5 min

Getting my s**t together: Where does it all go? Full of Greats

    • Personal Journals

 This is my journey to apply the book, Unf*ck your finances. The book is about personal finances but I’ve added actions specific to working for myself.

If you want a bit more context, the prelude pieces are Hope can be scary, Why do we never talk about personal finance?, and Getting my s**t together: the plan for the next quarter.

The next thing I’m doing from the plan I made a few days ago is to understand where my money is spent.

I want to start noticing where I’m spending my money
The questions I want to ask are:


Who do I spend with?
Do I agree with their supply chains, their culture, the way they do things?

I’ve just added these questions to my weekly reflection questions.

Another part of this is making a habit of questioning my purchases.

I’ve gone through my fixed expenditure in past posts but I haven’t talked about variable expenditure.

I’ve used YNAB in the past but I’ve been manually keying and it was taking more time than it added value. I also refused to use adjustment transactions so I would go to extreme (and unnecessary) lengths to figure out discrepancies and get accounts to reconcile.

To do this:

1. I’m splitting my business and personal finances. This should have happened earlier.

2. I’m splitting my personal fixed costs and my personal variable costs. I’m doing this by using separate accounts.

What this means is that I can review one account to see my variable discretionary spending. More on this in future articles. For now…

I want to set up a system to help me notice where I’m spending my money
The other thing I’m doing is setting up Pocketbook. I’ll categorise the June expenses to date (and see how long it takes) and see what my backwards looking discretionary spending looks like.

90 minutes later

I did not expect that to take 90 minutes.

I went through 30 days of expenses, creating custom categories as I went.

I made a bonus discovery: I accidentally doubled up on a payment and I’m $800 richer than I thought I was. YAY!

 

If 30 days of categorisation takes 90 minutes, I would hope that I can keep a weekly run through at around 10 minutes.

I’ll let you know when it happens on Monday.

A reflection on historical data
I’ve had a flick through the last 30 days.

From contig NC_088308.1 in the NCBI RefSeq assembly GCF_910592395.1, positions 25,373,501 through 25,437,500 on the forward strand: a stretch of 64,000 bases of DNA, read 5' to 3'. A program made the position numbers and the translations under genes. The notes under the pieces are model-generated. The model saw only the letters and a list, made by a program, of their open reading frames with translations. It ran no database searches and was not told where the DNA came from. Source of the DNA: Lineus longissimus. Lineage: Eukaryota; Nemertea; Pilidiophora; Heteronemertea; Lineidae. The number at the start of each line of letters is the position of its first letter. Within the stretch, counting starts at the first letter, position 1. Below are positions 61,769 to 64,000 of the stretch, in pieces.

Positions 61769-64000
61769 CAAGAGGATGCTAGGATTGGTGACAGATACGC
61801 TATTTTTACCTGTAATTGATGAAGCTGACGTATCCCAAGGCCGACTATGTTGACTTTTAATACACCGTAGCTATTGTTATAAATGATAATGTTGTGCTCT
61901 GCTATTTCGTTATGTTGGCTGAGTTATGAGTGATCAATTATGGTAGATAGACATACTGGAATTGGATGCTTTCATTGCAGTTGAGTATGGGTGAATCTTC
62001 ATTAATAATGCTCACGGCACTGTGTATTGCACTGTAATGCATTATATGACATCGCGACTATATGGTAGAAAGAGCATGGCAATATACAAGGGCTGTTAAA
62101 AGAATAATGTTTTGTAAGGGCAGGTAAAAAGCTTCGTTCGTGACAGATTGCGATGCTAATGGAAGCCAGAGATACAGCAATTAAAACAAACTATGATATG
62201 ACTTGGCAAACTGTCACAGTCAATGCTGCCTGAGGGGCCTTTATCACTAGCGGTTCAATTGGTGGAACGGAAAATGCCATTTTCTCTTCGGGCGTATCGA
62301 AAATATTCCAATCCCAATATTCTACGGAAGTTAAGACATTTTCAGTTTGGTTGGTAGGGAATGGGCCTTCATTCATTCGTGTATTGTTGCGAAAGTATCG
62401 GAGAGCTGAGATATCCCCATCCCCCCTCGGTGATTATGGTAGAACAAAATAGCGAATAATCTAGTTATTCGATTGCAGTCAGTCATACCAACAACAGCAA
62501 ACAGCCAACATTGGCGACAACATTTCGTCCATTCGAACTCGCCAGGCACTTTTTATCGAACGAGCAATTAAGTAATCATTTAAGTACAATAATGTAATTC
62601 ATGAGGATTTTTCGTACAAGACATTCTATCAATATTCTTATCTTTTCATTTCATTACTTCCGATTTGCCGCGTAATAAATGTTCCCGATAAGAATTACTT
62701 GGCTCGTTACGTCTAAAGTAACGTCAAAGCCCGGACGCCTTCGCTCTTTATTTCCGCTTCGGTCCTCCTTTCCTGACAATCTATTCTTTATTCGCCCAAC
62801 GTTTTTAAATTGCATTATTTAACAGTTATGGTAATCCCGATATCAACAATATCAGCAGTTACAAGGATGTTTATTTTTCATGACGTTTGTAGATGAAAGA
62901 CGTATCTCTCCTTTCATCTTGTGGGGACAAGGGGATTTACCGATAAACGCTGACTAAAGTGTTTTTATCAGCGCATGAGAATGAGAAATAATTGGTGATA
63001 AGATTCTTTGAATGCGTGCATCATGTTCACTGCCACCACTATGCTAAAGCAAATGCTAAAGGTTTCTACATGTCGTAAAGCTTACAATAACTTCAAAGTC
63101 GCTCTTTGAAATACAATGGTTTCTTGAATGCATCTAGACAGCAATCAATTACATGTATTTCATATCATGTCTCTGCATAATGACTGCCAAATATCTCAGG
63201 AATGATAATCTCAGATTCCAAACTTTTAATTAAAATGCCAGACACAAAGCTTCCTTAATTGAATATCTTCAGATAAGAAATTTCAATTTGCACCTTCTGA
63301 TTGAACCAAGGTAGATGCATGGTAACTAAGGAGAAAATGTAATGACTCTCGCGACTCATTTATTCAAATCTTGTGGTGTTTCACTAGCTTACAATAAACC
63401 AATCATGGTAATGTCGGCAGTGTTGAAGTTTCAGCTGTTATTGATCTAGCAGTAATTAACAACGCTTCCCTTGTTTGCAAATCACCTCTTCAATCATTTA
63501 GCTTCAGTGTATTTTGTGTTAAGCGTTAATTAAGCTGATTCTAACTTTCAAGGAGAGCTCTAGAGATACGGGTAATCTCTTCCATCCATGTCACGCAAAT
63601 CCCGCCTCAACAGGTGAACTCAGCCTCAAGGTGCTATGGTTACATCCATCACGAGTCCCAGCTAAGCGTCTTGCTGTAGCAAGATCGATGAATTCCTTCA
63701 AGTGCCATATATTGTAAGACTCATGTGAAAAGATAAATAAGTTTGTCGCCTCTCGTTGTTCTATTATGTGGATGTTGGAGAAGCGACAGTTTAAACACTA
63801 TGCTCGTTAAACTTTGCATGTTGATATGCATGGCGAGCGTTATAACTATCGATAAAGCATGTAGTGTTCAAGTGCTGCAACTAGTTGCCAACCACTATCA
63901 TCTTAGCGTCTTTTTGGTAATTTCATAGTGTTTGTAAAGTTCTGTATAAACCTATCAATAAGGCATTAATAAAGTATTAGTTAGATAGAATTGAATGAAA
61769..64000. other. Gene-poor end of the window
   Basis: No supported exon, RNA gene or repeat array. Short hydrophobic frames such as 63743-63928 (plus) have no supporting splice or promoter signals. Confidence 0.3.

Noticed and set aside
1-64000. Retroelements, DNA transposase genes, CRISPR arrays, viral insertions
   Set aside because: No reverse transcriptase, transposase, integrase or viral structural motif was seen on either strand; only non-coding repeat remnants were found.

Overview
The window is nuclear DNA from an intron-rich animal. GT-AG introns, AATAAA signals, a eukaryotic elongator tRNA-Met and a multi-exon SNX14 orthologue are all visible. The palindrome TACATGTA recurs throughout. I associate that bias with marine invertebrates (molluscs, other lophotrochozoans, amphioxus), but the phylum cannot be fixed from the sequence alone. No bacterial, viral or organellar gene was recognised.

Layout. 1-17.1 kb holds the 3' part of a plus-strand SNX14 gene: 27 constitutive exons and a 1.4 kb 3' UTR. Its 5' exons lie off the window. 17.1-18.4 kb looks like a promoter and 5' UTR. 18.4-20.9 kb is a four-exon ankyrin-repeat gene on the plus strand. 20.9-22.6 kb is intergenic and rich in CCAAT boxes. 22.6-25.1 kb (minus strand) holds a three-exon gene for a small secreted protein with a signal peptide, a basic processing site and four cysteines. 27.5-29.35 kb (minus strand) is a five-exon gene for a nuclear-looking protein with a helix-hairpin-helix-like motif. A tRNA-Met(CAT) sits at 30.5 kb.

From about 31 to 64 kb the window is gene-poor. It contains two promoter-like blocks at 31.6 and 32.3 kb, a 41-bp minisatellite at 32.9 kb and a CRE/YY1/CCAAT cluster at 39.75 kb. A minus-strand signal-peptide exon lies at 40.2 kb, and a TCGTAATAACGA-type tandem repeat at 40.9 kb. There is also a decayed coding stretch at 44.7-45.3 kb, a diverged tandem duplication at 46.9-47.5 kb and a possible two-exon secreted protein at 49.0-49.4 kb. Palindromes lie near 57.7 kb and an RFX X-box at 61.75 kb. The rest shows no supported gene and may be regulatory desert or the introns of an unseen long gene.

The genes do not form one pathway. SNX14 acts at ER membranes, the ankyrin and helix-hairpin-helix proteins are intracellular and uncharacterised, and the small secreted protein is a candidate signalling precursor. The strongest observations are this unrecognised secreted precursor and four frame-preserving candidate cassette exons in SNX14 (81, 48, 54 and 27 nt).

Without historical trends to look at (I cannot express how tempting it is to go back and categorise a few more months), the biggest question I have for myself is:

Is it in line with where I want to go to be spending $500 (AUD) on eating out in one month?

 This is my journey to apply the book, Unf*ck your finances. The book is about personal finances but I’ve added actions specific to working for myself.

If you want a bit more context, the prelude pieces are Hope can be scary, Why do we never talk about personal finance?, and Getting my s**t together: the plan for the next quarter.

The next thing I’m doing from the plan I made a few days ago is to understand where my money is spent.

I want to start noticing where I’m spending my money
The questions I want to ask are:


Who do I spend with?
Do I agree with their supply chains, their culture, the way they do things?

I’ve just added these questions to my weekly reflection questions.

Another part of this is making a habit of questioning my purchases.

I’ve gone through my fixed expenditure in past posts but I haven’t talked about variable expenditure.

I’ve used YNAB in the past but I’ve been manually keying and it was taking more time than it added value. I also refused to use adjustment transactions so I would go to extreme (and unnecessary) lengths to figure out discrepancies and get accounts to reconcile.

To do this:

1. I’m splitting my business and personal finances. This should have happened earlier.

2. I’m splitting my personal fixed costs and my personal variable costs. I’m doing this by using separate accounts.

What this means is that I can review one account to see my variable discretionary spending. More on this in future articles. For now…

I want to set up a system to help me notice where I’m spending my money
The other thing I’m doing is setting up Pocketbook. I’ll categorise the June expenses to date (and see how long it takes) and see what my backwards looking discretionary spending looks like.

90 minutes later

I did not expect that to take 90 minutes.

I went through 30 days of expenses, creating custom categories as I went.

I made a bonus discovery: I accidentally doubled up on a payment and I’m $800 richer than I thought I was. YAY!

 

If 30 days of categorisation takes 90 minutes, I would hope that I can keep a weekly run through at around 10 minutes.

I’ll let you know when it happens on Monday.

A reflection on historical data
I’ve had a flick through the last 30 days.

Without historical trends to look at (I cannot express how tempting it is to go back and categorise a few more months), the biggest question I have for myself is:

Is it in line with where I want to go to be spending $500 (AUD) on eating out in one month?

5 min

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